- Our Research
Trends and variability of synoptic systems, Dynamics of baroclinic eddies and storm tracks, Wave/mean flow interactions, Changes in weather extremes under greenhouse-gas forcing
Hsu, Pei-Chun, P. H. Diamond, and S. M. Tobias, (2015): Nonperturbative mean-field theory for minimum enstrophy relaxation. Physical Review E 91(5): 053024.
Hsu, Pei-Chun, and P. H. Diamond, (2015): On calculating the potential vorticity flux. Physics of Plasmas, 22: 032314.
Hsu, Pei-Chun, and P. H. Diamond, (2015): Zonal flow formation in the presence of ambient mean shear. Physics of Plasmas, 22: 022306.
Coherent changes in large-scale thermal structure and baroclinic life cycle of synoptic eddies in the Northern Hemisphere The tropospheric warming during the past decades is inhomogeneous and varies with season. In the winter Northern Hemisphere, the tropospheric warming has been larger at latitudes around 30°N than at the midlatitude (30-60°N). This inhomogeneous warming resulted in an increase in meridional temperature gradient in the lower midlatitudes. We observed a correlated enhancement of the entire baroclinic life cycle of synoptic eddies — including eddy fluxes of heat and momentum, and zonal mean flow — associated with the steepened poleward temperature gradient. By contrast, in the summer Northern Hemisphere, the overall tropospheric warming over the mid- to high-latitude land areas has been accompanied by weakly reduced synoptic eddy activities and circulation.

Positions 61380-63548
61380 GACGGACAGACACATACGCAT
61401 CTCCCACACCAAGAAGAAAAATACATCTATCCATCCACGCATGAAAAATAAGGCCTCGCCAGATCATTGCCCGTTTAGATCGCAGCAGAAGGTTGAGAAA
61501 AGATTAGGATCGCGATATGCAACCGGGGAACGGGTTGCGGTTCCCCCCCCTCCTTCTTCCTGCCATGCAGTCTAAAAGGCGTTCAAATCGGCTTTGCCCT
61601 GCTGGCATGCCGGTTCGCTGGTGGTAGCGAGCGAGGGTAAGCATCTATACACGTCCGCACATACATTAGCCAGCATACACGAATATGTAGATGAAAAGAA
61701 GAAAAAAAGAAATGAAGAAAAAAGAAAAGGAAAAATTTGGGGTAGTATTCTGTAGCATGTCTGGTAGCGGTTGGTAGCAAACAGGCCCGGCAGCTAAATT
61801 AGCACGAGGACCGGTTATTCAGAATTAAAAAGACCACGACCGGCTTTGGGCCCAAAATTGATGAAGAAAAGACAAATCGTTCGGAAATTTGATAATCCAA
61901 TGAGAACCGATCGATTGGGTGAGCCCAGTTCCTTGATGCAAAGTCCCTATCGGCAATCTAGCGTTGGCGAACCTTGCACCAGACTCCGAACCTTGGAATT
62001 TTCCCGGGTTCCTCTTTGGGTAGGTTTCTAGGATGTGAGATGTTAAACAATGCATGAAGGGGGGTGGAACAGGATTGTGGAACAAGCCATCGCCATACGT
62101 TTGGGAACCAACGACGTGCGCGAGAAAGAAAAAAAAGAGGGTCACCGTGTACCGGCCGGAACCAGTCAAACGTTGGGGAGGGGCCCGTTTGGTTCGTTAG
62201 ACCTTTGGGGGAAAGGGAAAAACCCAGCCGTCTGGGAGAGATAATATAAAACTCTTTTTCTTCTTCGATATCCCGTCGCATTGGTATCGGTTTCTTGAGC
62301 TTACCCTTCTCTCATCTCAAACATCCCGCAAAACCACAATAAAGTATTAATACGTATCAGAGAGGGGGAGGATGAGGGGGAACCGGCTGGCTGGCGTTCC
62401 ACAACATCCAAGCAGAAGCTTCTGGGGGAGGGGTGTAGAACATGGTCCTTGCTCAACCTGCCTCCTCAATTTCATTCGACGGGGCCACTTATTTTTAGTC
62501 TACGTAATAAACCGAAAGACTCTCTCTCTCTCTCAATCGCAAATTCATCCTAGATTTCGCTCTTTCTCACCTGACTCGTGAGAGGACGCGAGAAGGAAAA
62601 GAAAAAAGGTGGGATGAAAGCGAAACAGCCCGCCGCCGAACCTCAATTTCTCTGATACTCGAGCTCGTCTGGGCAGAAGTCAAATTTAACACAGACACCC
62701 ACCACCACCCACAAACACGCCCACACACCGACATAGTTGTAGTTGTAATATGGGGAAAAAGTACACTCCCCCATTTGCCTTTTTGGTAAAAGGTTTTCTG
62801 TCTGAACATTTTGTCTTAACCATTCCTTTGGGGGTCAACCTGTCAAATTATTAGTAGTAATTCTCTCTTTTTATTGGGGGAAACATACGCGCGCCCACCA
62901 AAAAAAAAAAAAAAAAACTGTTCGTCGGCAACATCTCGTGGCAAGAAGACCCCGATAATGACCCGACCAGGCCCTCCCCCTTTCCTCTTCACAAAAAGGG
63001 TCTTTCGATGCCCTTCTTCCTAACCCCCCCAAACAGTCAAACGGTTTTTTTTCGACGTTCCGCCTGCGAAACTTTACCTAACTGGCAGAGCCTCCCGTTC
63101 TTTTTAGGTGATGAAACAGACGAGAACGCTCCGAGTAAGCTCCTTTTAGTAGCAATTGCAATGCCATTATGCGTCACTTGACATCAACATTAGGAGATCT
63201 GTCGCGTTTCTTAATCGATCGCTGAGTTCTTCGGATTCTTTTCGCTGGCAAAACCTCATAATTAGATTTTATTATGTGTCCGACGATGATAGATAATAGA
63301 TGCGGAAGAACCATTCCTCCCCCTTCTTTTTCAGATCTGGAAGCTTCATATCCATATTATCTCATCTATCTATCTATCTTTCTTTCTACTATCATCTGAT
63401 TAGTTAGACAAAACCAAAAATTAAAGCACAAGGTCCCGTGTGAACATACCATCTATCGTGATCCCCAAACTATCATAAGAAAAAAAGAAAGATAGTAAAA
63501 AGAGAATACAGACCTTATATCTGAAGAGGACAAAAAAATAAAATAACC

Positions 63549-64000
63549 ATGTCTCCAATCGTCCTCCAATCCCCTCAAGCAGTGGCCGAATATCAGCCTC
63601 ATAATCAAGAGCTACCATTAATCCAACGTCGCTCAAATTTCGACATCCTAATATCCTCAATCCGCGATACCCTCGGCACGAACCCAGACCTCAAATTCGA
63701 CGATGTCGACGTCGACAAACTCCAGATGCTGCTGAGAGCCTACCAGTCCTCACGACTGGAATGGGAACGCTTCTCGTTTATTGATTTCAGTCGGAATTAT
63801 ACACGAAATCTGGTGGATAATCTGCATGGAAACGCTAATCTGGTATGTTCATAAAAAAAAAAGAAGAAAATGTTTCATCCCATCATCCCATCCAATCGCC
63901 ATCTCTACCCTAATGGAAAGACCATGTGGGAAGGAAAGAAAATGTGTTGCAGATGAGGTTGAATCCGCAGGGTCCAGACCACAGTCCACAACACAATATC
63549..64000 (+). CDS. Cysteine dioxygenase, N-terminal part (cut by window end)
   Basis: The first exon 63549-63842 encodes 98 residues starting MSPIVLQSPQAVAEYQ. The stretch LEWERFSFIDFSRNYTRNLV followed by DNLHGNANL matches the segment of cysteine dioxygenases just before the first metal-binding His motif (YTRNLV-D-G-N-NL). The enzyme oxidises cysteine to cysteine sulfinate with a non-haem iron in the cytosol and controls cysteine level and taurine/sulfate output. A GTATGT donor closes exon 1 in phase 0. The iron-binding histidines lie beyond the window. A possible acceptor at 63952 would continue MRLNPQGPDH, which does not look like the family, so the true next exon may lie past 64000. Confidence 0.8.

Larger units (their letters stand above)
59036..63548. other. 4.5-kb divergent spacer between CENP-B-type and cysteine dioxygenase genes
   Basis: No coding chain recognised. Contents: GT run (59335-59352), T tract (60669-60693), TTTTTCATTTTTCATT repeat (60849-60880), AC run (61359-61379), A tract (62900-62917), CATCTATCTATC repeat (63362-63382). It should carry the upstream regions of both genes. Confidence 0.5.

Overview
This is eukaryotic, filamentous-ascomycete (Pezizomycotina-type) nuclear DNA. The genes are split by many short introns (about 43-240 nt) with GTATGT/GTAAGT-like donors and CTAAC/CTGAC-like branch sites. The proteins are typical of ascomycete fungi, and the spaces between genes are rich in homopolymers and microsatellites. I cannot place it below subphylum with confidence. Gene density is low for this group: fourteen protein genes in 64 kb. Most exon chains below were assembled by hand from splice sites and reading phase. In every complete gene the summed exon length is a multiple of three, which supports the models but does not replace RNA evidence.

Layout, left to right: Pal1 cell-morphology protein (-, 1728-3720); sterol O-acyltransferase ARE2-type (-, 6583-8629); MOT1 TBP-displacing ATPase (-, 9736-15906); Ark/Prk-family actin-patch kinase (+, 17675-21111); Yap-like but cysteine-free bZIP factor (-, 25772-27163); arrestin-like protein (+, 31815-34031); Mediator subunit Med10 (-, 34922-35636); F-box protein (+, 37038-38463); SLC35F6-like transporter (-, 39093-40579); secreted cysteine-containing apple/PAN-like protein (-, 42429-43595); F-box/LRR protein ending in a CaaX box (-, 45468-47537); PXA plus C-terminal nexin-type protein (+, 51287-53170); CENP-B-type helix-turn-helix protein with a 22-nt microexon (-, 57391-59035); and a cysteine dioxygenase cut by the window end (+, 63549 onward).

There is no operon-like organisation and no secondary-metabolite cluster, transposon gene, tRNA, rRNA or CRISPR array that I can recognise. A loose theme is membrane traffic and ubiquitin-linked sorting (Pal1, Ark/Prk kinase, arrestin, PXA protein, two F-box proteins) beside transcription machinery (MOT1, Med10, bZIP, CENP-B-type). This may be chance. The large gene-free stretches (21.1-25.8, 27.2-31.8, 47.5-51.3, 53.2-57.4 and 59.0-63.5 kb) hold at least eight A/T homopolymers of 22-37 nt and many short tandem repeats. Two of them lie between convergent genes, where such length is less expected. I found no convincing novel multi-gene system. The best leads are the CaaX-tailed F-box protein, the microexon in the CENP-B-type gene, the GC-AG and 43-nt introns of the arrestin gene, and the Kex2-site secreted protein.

Increasing trends in covarying synoptic eddy activity and temperature gradient in the upper troposphere and lower stratosphere under global warming The radiative effect of increasing greenhouse gases warms the troposphere and cools the stratosphere, thus increasing the equator-to-pole temperature gradient in the upper troposphere and lower stratosphere (UTLS). We observed increasing trends in the synoptic eddy activity associated with a steepening poleward temperature gradient in mid-latitude UTLS regions during winter/summer in the Southern Hemisphere and during winter in the Northern Hemisphere over the past six decades. Similar tendencies will continue enhancing in the 21st century under warming scenario. Our findings suggest that if greenhouse gas–induced warming and cooling continue to change the equator-to-pole temperature gradient as projected in a warming climate, extratropical synoptic disturbances with larger momentum, heat, and moisture fluxes may change accordingly.